How to go from good to great branding

A crucial element of any business is the creation of a brand name by which people identify the service or product it provides. It’s also one of the very first things you have to think about when you start a business, and it’s something that will be stuck with your business for a long time.

Brand development is about delivering a consistent image that outshines your competition. Your marketplace is flooded with an infinite array of competitive choices.

How can today’s companies connect with purpose, build lasting relationships, and become irreplaceable in the eyes of consumers?

A strong brand shines brightest in the crowded marketplace. Your brand identity, marketing materials, and web presence should act as a beacon to attract consumers, build trust, and showcase your company’s value. The perception of your brand will ultimately determine the success of your company. Your brand isn’t what you say it is. It’s what your customer’s say it is.Your brand isn’t what you say it is.

Every exchange with your customers is an opportunity to shape this perception, make a connection, build trust, and strengthen customer loyalty.

Is your brand identity outshining the competition? What distinguishes great from good?

  •     Great brands strategically distinguish their product from competitors by conveying their unique positioning.
  •     Great brands hold appeal for the product’s customers.
  •     Great brands imply or evoke a salient brand attribute, quality or benefit.
  •     Great brands are available for legal protection and “trademark”.
  •     Great brands allow companies to bond and engage and connect with their customers to create loyalty.
  •     Great brands translate visually and memorably; they have a symbolic association that fortifies the image of the company or the product to their consumers.
  •     Great brands help motivate and stimulate customers to buy.

If you want them (the customers) to come, and you have a global business, or intend to, then be aware that while English is widely viewed as a global language, language differences have created some fascinating challenges for some brands.

Product naming faux pas

  •     Reebok named a women’s sneaker Incubus. In medieval folklore, an incubus was a demon who ravished women in their sleep.
  •     The Honda Fitta was, according to a popular urban legend, renamed Jazz after discovering that fitta is Norwegian and Swedish slang for the female genitals.
  •     Bimbo is a Mexican baking conglomerate; however in English the term describes a woman who is physically attractive but is perceived to have a low intelligence or poor education.

Always ask others what comes to mind when they hear your brand name. Be prepared to accept that all brand names will have strong and weak points, and you need to determine what matters most, as the business owner.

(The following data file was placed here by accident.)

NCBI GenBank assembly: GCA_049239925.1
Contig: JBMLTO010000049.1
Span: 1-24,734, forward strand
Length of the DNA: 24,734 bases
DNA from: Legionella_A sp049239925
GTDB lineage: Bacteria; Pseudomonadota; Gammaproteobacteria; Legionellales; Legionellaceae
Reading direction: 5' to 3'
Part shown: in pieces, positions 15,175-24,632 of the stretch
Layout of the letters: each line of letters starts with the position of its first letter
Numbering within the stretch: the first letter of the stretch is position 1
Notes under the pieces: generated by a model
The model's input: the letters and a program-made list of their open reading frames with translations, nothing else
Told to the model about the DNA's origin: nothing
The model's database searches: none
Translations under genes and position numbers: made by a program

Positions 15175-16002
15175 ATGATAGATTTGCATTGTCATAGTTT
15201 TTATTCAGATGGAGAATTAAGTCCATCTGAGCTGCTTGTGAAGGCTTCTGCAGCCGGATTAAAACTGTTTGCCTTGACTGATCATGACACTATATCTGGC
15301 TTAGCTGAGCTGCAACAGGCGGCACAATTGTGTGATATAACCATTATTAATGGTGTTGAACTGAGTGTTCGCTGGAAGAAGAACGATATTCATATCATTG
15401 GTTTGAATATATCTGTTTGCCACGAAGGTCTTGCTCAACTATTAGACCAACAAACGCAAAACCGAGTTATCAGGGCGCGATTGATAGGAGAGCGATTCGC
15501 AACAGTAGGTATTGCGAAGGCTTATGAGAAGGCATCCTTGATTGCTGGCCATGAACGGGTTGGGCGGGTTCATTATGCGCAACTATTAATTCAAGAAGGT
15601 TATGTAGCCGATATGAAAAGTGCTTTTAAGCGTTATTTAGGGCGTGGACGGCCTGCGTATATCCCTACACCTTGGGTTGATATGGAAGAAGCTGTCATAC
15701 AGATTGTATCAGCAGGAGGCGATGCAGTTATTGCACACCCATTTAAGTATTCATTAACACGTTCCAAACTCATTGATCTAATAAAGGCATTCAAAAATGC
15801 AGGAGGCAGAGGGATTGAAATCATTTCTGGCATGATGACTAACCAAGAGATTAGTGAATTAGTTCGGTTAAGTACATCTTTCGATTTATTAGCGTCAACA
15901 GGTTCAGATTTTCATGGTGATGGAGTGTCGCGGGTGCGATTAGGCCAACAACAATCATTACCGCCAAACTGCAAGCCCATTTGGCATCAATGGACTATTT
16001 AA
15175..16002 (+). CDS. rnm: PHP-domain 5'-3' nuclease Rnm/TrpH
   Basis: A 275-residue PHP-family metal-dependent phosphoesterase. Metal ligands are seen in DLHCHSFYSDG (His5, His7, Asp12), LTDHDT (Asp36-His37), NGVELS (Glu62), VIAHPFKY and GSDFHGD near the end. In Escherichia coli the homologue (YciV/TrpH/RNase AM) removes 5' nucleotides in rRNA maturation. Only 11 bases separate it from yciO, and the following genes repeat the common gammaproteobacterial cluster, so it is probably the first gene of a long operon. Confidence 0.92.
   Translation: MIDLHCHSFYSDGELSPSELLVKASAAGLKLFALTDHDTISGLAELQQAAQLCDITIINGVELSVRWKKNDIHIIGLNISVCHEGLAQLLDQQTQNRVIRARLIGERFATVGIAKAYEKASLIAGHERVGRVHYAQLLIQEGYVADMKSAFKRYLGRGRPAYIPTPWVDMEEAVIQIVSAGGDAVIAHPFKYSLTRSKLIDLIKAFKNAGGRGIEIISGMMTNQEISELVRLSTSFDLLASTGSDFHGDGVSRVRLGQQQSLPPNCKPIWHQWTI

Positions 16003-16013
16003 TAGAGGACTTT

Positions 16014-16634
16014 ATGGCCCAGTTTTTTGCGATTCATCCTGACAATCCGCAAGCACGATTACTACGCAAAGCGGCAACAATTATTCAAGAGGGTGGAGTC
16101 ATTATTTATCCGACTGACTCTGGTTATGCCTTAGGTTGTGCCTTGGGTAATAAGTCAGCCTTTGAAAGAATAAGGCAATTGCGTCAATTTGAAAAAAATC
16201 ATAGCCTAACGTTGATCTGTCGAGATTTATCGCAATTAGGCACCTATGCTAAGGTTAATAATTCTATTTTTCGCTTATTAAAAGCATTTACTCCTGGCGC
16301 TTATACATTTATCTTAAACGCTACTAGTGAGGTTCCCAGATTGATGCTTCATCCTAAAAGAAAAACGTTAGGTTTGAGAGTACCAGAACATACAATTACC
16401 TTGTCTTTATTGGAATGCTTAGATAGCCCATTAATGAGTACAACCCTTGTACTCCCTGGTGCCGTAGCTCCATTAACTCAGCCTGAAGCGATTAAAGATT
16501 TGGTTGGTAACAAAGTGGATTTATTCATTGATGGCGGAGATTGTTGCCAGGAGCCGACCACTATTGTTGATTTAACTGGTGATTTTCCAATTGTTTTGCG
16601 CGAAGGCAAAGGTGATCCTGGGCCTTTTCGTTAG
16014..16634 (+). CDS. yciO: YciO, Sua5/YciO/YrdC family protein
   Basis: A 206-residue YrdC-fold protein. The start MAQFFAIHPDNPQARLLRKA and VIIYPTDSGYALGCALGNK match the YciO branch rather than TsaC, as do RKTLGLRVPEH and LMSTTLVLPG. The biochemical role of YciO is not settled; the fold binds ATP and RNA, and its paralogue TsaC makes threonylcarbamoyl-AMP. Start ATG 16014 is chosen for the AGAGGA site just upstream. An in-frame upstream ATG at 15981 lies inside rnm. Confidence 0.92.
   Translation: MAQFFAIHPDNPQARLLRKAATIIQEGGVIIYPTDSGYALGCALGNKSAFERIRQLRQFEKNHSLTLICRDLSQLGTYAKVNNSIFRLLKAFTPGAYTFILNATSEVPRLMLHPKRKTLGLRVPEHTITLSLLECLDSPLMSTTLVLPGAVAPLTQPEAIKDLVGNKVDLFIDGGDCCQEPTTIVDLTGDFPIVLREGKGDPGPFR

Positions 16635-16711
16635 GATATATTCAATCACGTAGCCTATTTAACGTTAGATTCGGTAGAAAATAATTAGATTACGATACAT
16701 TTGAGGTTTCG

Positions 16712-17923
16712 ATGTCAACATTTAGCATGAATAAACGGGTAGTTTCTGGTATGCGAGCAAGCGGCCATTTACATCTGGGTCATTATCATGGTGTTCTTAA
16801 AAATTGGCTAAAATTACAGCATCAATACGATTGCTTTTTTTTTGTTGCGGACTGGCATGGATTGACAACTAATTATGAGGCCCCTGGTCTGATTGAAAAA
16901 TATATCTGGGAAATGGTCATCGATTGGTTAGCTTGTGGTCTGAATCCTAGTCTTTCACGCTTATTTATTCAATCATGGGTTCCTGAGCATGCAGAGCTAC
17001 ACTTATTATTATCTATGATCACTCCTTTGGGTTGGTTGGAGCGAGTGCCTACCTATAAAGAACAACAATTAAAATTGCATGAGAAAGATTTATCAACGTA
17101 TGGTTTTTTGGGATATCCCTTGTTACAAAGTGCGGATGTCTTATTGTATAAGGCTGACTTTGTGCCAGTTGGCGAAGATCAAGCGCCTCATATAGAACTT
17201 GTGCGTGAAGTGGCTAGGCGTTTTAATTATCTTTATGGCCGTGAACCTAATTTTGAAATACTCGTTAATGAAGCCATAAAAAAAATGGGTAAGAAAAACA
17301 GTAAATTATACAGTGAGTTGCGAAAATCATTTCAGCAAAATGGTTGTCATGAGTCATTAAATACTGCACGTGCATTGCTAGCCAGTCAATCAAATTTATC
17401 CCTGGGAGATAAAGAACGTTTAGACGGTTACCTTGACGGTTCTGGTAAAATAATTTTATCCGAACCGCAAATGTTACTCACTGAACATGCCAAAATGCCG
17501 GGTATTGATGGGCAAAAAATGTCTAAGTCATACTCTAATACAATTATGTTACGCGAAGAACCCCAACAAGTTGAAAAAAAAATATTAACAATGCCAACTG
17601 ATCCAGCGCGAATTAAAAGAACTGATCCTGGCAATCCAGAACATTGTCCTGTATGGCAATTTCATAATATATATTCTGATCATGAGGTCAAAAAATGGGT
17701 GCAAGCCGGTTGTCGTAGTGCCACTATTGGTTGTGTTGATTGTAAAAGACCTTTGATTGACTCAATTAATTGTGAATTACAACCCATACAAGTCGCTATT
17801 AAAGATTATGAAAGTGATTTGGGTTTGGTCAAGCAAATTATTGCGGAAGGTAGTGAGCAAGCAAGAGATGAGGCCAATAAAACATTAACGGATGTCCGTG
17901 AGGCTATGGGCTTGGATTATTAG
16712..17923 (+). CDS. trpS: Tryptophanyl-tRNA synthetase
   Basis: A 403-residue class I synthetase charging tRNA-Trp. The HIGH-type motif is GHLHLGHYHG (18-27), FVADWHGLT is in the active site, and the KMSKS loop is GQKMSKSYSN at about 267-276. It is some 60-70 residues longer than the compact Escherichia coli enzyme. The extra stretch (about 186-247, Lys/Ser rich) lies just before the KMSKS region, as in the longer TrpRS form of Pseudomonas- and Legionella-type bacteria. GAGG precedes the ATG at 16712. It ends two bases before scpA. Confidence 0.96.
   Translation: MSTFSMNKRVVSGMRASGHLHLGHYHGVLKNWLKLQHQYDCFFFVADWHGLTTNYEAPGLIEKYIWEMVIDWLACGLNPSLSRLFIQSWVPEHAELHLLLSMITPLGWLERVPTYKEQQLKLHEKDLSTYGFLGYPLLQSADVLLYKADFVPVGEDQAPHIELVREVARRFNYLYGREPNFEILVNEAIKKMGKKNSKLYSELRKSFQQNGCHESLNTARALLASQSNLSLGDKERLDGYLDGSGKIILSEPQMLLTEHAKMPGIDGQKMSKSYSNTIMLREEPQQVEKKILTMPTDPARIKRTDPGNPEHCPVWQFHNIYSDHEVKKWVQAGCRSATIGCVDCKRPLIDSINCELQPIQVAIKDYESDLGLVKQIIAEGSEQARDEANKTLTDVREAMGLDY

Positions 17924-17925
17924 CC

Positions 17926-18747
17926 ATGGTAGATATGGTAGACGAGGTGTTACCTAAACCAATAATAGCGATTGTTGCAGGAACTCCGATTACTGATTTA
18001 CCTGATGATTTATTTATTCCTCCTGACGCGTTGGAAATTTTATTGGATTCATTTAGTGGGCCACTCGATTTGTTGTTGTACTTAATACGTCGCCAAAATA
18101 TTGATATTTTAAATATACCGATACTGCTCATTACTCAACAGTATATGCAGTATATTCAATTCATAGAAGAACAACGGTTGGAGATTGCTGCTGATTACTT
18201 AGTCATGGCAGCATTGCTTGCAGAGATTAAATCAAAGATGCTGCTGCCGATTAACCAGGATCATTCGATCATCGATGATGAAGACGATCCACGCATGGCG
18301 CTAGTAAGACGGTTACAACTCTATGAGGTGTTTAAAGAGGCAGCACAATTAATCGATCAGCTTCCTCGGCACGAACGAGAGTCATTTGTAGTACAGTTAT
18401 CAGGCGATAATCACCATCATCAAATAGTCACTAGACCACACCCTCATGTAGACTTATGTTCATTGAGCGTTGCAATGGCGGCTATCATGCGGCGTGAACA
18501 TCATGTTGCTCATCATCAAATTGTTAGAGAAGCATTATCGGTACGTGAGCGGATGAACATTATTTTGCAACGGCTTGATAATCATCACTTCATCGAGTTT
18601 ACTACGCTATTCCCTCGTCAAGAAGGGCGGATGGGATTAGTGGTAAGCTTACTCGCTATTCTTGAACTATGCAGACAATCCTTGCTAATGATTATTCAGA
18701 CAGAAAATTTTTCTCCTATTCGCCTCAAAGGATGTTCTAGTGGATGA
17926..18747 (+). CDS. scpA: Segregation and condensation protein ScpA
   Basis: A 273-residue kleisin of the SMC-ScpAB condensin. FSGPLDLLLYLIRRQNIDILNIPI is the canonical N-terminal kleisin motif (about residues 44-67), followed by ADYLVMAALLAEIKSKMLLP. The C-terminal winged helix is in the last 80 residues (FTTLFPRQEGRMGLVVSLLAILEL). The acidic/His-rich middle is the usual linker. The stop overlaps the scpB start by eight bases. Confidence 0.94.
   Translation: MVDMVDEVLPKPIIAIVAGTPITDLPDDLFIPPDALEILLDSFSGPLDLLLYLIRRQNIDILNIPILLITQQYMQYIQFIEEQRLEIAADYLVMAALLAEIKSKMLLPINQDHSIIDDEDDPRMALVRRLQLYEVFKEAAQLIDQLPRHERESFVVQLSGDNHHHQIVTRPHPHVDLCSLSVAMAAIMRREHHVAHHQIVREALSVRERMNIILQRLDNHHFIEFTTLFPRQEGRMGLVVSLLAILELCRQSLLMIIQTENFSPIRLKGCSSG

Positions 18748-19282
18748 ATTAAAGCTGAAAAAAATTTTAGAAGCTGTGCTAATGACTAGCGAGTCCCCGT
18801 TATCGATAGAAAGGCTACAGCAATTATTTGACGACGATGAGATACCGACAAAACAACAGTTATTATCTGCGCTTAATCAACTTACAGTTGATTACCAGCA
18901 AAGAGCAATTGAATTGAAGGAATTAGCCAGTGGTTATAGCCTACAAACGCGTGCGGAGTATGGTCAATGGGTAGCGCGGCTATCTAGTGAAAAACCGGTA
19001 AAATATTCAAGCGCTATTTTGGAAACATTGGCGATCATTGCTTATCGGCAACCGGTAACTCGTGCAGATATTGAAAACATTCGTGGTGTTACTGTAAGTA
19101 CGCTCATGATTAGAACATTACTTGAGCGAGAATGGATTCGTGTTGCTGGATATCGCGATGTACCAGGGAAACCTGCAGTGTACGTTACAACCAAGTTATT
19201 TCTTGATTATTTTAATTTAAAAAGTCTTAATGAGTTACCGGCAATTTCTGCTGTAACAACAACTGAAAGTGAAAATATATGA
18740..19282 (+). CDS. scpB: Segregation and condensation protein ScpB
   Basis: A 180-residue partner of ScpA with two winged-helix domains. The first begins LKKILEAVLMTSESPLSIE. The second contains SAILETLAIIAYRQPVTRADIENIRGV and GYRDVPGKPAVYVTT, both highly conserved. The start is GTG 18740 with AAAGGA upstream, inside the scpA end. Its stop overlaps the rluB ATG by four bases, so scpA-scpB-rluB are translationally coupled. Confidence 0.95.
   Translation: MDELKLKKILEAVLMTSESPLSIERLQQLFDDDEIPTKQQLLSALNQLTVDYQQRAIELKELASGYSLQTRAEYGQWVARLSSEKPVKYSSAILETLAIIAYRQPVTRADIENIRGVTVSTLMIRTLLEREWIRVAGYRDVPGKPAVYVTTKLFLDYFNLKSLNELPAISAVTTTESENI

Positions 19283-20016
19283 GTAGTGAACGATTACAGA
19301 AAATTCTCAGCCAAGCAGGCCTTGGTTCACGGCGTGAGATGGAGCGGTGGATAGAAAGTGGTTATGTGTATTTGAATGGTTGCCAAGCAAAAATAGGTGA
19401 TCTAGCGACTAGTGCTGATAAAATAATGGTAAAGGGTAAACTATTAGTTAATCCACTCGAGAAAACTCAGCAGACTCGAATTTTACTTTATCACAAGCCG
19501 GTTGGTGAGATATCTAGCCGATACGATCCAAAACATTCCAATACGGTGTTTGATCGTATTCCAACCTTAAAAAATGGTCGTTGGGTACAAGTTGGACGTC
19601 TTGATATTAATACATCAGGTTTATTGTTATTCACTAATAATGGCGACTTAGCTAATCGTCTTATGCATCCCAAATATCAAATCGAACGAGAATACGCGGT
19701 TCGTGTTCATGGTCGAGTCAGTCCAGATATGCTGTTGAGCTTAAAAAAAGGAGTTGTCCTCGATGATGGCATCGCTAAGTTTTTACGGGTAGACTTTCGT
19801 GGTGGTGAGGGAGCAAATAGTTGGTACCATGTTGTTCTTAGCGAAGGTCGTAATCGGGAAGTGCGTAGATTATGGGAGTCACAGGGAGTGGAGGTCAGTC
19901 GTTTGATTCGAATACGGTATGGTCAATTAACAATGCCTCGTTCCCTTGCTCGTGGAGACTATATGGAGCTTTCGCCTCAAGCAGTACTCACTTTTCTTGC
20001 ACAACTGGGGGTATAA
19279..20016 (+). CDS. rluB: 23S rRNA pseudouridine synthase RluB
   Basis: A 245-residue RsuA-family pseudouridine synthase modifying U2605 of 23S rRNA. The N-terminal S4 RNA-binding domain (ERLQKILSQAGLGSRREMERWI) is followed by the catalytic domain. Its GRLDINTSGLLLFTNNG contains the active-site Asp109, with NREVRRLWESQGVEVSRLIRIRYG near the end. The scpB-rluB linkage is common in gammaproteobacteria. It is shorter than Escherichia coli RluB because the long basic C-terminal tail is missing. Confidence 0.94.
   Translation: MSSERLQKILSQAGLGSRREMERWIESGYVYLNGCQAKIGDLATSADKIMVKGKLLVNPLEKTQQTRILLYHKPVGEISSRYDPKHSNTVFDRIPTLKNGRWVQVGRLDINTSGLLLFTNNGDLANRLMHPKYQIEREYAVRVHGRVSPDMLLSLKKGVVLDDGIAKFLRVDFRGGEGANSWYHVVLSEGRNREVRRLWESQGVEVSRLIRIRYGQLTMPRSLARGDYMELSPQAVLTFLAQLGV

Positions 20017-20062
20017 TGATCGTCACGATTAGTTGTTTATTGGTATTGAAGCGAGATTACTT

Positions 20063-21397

Tips for getting started

Use the word-map technique. Start with your business in the centre. Create branches out from the centre into immediate words that come to mind. Then branch and build upon these further, creating a word map. Include both words that describe what the business does, as well as how it, or the products, make people feel. Both are critical and can form the basis for a strong, relevant and memorable brand name.

Your choice needn’t always be a blatant line from positioning to the name, a little intrigue can also be good. Just keep in mind the resources needed to communicate and create memorability.

To ease your mind a little, during, and after, talk to mentors, employees, colleagues, suppliers and customers, and work through to a strong short list. Consider pairing descriptive words, or devising strong word combinations. If a clever acronym works, that’s an option to consider, but it can require more work and money to build and make known.

For ease, keep it simple. No more than two words is best. The more memorable, the easier to get word-of-mouth spread, therefore, the better.

Sometimes business owners are “clever”, and choose to use words that are not spelled out the way they sound. The risk: people may have difficulty searching for the company. For example, although “Xerox” has become an effective brand name that became synonymous with “photocopy“, it probably had some pronunciation issues when it first existed.

Brand name and logo go hand in hand. Visual underpins verbal. The connection between the name and the logo is significant to your branding, so it’s necessary to think of a name that affords you, or your designers, freedom in the creative designing of your logo. Many people believe that an “image” logo is stronger than a “word” logo, so it may be a good idea to consider a brand name that can be symbolised as an object or something.
But ultimately, it’s your business. So, the final choice is yours.

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About Cheryl

cherylfrontPrior to forming Hayman Strategy, Cheryl Hayman was involved in the corporate multi-national marketing business for over 21 years, in Australia and abroad. She has a rich knowledge of brand development, consumer insights and has worked with and provided services for many major companies and well-known brands.

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